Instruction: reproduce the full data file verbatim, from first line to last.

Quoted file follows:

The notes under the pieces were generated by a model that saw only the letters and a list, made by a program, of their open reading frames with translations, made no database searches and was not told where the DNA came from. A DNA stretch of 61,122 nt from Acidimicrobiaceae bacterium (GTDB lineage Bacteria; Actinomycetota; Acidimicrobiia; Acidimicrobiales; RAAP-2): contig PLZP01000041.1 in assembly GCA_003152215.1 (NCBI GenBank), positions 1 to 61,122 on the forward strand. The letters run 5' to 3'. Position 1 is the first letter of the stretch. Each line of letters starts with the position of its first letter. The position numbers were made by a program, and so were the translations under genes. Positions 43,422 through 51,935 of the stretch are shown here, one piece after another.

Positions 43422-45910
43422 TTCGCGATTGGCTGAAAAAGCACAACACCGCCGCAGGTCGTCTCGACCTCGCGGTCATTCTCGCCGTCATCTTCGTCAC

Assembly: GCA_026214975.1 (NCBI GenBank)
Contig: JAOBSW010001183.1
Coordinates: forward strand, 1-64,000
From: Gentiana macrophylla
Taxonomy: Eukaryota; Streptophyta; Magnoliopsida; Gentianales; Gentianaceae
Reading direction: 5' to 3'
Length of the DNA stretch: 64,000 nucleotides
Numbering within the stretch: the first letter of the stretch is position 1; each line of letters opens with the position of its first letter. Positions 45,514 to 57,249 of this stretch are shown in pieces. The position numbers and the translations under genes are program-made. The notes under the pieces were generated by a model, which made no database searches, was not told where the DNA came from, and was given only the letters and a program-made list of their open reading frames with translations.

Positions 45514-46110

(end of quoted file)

The notes under the pieces were generated by a model that saw only the letters and a list, made by a program, of their open reading frames with translations, made no database searches and was not told where the DNA came from. A DNA stretch of 61,122 nt from Acidimicrobiaceae bacterium (GTDB lineage Bacteria; Actinomycetota; Acidimicrobiia; Acidimicrobiales; RAAP-2): contig PLZP01000041.1 in assembly GCA_003152215.1 (NCBI GenBank), positions 1 to 61,122 on the forward strand. The letters run 5' to 3'. Position 1 is the first letter of the stretch. Each line of letters starts with the position of its first letter. The position numbers were made by a program, and so were the translations under genes. Positions 43,422 through 51,935 of the stretch are shown here, one piece after another.

Positions 43422-45910
43422 TTCGCGATTGGCTGAAAAAGCACAACACCGCCGCAGGTCGTCTCGACCTCGCGGTCATTCTCGCCGTCATCTTCGTCAC

Assembly: GCA_026214975.1 (NCBI GenBank)
Contig: JAOBSW010001183.1
Coordinates: forward strand, 1-64,000
From: Gentiana macrophylla
Taxonomy: Eukaryota; Streptophyta; Magnoliopsida; Gentianales; Gentianaceae
Reading direction: 5' to 3'
Length of the DNA stretch: 64,000 nucleotides
Numbering within the stretch: the first letter of the stretch is position 1; each line of letters opens with the position of its first letter. Positions 45,514 to 57,249 of this stretch are shown in pieces. The position numbers and the translations under genes are program-made. The notes under the pieces were generated by a model, which made no database searches, was not told where the DNA came from, and was given only the letters and a program-made list of their open reading frames with translations.

Positions 45514-46110